Knowing when to buy a single-stage, two-stage, or three-stage snow blower can be a challenge. A lot rests on how much snowfall you get.
Choosing the right model is crucial, which is why we take a look at each type of snow blower in detail based on their power, energy-source, and capacity for both depth and width of snow clearance.
It could make all the difference when it comes to keeping your yard free of the white stuff.
- Single-stage snow blowers are best for light snow and small yards, and are cheaper and easier to maintain.
- Two-stage snow blowers can handle medium to heavy snow, clear larger areas, and work on more surface types.
- Three-stage snow blowers have an added accelerator, can clear massive snow areas quickly, and are suitable for extreme snow conditions.
- Choose between electric and gas-powered models based on power requirements, budget, and maintenance preferences.
Single-Stage Vs. Two-Stage Vs. Three-Stage Snow Blowers
Here’s an at-a-glance guide of the main differences between the three types of snow blowers.
|No. of augers||1||1||2|
|Snow depth||6-12 inches||Up to 2 ft||2 ft and above|
|Area size||Small (walkways, short driveways)||Medium to large (long driveways, backyards)||Large (large plots, driveways, sidewalks)|
|Power||Gas: 150 to 200 CC;
Electric: 11 to 15 A
|230 to 250 CC||250 to 300 CC|
|Snow clearance width||12 to 21 inches||21 to 30 inches||30 inches and above|
|Throwing distance||20 to 30 feet||35 feet||20 to 30 feet|
Single-Stage Snow Blowers
Single-stage blowers are considered to be the babies of the bunch. They only have an auger to drag the snow into the machine and propel it out of the chute. For this reason, they are better suited to lighter duties.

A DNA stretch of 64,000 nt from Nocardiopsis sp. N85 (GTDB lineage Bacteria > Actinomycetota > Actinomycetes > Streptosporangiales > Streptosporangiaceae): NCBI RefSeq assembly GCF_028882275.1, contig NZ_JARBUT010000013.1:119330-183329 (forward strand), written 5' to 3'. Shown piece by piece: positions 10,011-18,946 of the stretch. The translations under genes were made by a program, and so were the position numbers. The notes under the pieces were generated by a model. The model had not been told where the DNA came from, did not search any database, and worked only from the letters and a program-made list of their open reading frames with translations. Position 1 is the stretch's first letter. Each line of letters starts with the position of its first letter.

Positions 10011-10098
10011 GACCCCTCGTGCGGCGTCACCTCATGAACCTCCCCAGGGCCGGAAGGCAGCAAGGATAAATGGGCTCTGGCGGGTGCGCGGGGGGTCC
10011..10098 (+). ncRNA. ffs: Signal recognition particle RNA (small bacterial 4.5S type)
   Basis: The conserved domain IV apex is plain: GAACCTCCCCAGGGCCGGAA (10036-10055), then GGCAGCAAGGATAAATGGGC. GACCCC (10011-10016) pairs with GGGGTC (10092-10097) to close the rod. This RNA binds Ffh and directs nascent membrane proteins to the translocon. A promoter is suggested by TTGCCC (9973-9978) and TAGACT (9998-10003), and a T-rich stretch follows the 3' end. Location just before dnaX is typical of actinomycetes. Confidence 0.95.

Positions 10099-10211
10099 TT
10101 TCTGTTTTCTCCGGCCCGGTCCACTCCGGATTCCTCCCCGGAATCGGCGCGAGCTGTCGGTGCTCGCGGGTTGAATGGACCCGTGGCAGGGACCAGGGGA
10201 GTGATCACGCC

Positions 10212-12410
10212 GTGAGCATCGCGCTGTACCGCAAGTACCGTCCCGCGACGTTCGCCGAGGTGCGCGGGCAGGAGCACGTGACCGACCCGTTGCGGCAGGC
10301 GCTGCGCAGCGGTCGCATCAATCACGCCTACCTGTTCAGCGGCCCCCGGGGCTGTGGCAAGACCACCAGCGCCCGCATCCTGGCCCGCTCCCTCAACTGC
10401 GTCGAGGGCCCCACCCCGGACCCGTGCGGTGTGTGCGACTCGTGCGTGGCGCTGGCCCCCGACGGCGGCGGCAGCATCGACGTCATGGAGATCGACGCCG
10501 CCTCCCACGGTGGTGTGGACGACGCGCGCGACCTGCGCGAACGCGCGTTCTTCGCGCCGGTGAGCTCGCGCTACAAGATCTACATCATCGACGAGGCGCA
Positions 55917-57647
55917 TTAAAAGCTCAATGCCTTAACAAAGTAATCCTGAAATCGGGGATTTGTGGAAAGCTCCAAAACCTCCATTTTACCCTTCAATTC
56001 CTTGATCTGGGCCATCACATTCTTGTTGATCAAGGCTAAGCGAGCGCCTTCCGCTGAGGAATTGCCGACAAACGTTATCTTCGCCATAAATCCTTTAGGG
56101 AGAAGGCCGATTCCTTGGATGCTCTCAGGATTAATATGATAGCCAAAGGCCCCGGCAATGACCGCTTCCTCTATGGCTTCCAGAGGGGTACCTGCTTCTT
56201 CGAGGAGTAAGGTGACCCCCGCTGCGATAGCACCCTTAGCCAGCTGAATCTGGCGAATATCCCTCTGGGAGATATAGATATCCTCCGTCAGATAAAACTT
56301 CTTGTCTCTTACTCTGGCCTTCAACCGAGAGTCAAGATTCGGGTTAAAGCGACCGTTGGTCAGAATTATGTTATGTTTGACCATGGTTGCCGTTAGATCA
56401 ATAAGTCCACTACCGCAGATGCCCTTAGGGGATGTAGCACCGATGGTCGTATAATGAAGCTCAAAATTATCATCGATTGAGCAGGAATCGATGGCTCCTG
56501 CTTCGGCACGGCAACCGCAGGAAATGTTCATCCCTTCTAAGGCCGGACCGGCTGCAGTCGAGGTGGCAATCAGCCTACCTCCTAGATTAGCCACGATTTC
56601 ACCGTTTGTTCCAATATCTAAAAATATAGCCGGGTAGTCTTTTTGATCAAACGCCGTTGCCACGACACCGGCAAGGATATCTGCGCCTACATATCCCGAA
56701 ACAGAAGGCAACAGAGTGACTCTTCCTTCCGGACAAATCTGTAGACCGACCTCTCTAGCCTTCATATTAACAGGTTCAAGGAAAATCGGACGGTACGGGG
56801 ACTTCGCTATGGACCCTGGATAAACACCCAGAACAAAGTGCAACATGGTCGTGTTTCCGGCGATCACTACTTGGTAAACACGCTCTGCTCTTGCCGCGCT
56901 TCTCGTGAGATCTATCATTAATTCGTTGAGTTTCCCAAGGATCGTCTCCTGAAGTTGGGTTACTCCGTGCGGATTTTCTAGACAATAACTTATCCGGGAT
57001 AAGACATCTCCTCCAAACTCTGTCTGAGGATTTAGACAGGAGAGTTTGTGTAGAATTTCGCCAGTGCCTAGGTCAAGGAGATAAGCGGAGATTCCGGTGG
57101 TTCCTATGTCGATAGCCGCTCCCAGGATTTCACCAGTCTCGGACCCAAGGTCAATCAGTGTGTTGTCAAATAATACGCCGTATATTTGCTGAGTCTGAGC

Single-stage blowers have an auger that typically makes contact with the ground. This propels the snow blower forward, clearing every last drop of the snow. However, you are restricted to the types of surfaces you can remove, especially if you have a gravel pathway.
- Better for lighter tasks and light snowfall, plus smaller yards.
- Cheapest to buy compared to the other two types.
- Although maintenance is required, they are straightforward to repair.
- Easier to store away in the garage thanks to their smaller size.
- Requires minimal upkeep, except the cost of batteries or gasoline.
- Limited snow depth because of the lack of an impeller.
- Limited to the types of surfaces you can work on.
There are two types of single-stage snow blowers, namely, electric and gas.
Electric snow blowers are not as common as gas-powered models. They come in two varieties; corded and cordless. Corded snow blowers require a power outlet, which restricts the scope of your tasks because of the cord.